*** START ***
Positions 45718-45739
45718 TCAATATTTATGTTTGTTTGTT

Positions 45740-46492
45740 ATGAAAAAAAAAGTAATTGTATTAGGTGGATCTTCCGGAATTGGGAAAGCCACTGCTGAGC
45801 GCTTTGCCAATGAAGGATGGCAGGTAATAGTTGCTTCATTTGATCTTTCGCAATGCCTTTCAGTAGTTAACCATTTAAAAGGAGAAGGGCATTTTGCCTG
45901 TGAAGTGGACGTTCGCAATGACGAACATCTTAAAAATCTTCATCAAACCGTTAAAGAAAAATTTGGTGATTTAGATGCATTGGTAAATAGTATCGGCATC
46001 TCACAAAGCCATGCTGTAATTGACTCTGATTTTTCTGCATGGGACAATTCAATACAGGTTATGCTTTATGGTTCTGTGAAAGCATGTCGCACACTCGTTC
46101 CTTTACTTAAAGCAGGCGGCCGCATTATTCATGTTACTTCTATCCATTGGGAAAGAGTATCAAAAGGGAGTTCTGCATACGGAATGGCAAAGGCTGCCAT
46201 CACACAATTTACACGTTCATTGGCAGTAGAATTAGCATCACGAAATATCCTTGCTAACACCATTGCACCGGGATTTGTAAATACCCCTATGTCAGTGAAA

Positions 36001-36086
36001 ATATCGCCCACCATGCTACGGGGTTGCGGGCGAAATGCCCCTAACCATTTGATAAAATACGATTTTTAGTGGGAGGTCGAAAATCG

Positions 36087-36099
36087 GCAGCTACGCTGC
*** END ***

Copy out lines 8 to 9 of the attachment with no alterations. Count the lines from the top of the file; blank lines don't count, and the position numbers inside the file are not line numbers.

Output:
46101 CTTTACTTAAAGCAGGCGGCCGCATTATTCATGTTACTTCTATCCATTGGGAAAGAGTATCAAAAGGGAGTTCTGCATACGGAATGGCAAAGGCTGCCAT
46201 CACACAATTTACACGTTCATTGGCAGTAGAATTAGCATCACGAAATATCCTTGCTAACACCATTGCACCGGGATTTGTAAATACCCCTATGTCAGTGAAA